Palm Sunday 2022 - Whom Seekest Thou: Restorative Easter Reflections

Sunday, April 10, 2022


For Holy Week 2022, we felt called to explore restorative reinterpretations of familiar Easter stories. These renditions are intended to inspire thoughtful consideration and action in support of marginalized communities engaged in the hallowed work of transformative action and righteous unrest.

Join us for Palm Sunday as Channing reads her poem, "Jesus Said Hello," and consider joining us in donating to MomsRising and The Florence Immigrant and Refugee Rights Project to invest in a future of safety, protection, and celebration for arrivals of all kinds.

Before we begin today's episode, we'd like to offer an apology for yesterday's episode with Channing's poem, "Jesus Said Hello." It has been brought to our attention that the use of the word "we" in conjuction with the use of Spanish in the poem is inaccurate, incorrect, and destabilized trust in the poem's attempt to center the proper perspective, as Channing, the author of the poem, is white. I take full accountability and apologize for the inaccuracy and the harm caused by my lack of awareness and caution. We are grateful for those who trusted us enough to share their concerns. We will work and write with greater awareness and caution going forward. Thanks for trusting us and for your graceful understanding as we learn our place and purpose in the dance of justice and liberation.

Jesus Said Hello

I mean, I think that’s what he’d say 

upon arrival To Jerusalem.

I wasn’t there, so I can’t be sure,

But I feel confident all the same.

People say that Jesus said a lot of things.

We weren’t there, so we can’t be sure.

But based on what we think we know,

We usually feel pretty confident all the same.

what I do know

Is that jesus arrived to a big city

After traveling a long way through the desert.

He arrived on a burra, 

his path honored with

Hojas de palma, 

Maybe we don’t know what Jesus said

Because the celebratory songs 

Of hosannah

amado hijo de david

Bendito es tu nombre

Rang in the ears of the crowd

With the resonance of mariachi.

The point is

Jesus arrived.

And I can’t help but wonder

How the story might be different

Might be the same

If it were to happen

In a different time and a different place

Perhaps on A sunny sunday afternoon

In a desert somewhere

Welcomed by a path of barbed wire

And the raucous demands of border patrol guards

Who give commands

And take everything else:

Belongings. Dignity. Children.

Some might say,

Well yes, Jesus crossed 

But Judas came too 

and he was a bad dude.

And my point is

That Jesus loved Judas too.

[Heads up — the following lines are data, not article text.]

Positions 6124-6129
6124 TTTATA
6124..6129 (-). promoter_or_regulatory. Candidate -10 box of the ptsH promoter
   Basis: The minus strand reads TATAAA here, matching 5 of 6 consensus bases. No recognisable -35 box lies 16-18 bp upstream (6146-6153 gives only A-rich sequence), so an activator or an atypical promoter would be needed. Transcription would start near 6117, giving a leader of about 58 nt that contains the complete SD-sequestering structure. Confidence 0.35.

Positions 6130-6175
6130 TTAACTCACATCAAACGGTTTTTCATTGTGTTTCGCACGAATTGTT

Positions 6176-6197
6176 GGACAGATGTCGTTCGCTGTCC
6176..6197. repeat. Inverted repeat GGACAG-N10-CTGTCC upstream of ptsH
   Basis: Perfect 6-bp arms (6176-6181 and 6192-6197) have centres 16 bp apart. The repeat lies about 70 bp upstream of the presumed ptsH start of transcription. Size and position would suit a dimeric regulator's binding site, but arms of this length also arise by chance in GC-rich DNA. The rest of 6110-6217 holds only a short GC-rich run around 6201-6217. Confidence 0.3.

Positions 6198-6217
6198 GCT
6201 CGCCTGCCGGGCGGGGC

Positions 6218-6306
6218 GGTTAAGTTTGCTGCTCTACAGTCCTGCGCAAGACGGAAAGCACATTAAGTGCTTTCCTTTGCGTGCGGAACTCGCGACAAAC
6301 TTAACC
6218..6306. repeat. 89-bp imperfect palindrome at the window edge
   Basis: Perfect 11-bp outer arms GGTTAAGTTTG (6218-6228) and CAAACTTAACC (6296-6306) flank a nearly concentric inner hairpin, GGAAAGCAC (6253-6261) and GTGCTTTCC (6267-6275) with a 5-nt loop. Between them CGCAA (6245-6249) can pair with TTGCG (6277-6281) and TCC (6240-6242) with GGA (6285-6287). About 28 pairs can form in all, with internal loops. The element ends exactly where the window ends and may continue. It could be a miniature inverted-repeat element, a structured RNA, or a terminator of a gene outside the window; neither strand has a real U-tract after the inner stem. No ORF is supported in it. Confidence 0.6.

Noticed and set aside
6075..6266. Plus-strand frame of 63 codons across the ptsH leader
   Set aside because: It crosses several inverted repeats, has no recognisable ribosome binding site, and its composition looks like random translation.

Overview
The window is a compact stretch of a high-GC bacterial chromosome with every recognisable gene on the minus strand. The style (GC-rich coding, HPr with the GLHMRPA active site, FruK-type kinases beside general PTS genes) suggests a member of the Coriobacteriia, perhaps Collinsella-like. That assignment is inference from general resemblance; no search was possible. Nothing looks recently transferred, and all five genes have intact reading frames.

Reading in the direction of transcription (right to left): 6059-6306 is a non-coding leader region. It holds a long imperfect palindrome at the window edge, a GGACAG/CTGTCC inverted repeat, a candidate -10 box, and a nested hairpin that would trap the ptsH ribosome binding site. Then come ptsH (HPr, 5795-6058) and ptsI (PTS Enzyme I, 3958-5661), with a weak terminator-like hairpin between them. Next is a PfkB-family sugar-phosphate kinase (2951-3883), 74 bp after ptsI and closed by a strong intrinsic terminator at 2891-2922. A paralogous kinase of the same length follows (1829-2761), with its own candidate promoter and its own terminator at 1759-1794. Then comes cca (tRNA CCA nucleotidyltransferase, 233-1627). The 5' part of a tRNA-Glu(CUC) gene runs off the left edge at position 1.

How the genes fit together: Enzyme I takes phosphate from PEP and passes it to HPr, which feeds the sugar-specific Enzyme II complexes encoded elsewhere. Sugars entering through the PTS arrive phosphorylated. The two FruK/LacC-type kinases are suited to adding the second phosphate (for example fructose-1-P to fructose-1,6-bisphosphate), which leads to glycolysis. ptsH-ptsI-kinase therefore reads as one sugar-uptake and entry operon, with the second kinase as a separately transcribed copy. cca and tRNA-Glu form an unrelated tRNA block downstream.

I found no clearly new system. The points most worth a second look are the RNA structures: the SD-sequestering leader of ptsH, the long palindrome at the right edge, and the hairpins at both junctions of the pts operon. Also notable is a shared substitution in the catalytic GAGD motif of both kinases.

What I do know is

We have forgotten that every arrival

Coming on the run from a shark’s mouth

Deserves banners heavy with papel picado

And echoing cheers of bienvenidos,

Fresh aqua and hot elote.

We have forgotten that

everyday in border towns

The sun rises on Domingo de Ramos:

Day of promise.

New Beginnings.

We have forgotten to say

Hello! Hola!

And mean it:

But lets not pretend

That just because we don’t know 

Exactly What Jesus said

Doesn’t mean

That we don’t know

He meant amor:

Love, without borders


Immigration continues to be a controversial topic in the United States, especially in states on the US/Mexico border; meanwhile people seeking asylum are met not with celebration and protection, but disdain. Families are separated, children from mothers and fathers, who face likely deportation with no promise or timetable of reunification. 

As we turn toward action to change zero tolerance immigration policies, we look to grassroots organizations such as MomsRising, who state the following on their website:

“As part of MomsRising’s mission, we have developed education campaigns to build public will for fair treatment of immigrant children, mothers and families. Our intent is to further a constructive national dialog on reforming our country’s immigration policies so that they reflect our values as a nation and allow for all families to contribute to our culture and economy.”

We also turn toward organizations such as The Florence Immigrant and Refugee Rights Project, which provides free legal and social services to detained adults and children under the threat of deportation. 

Please consider joining us in taking action toward a radical investment in a future of joyful, safe, and celebratory immigration this Easter season with a donation to MomsRising and The Florence Project.

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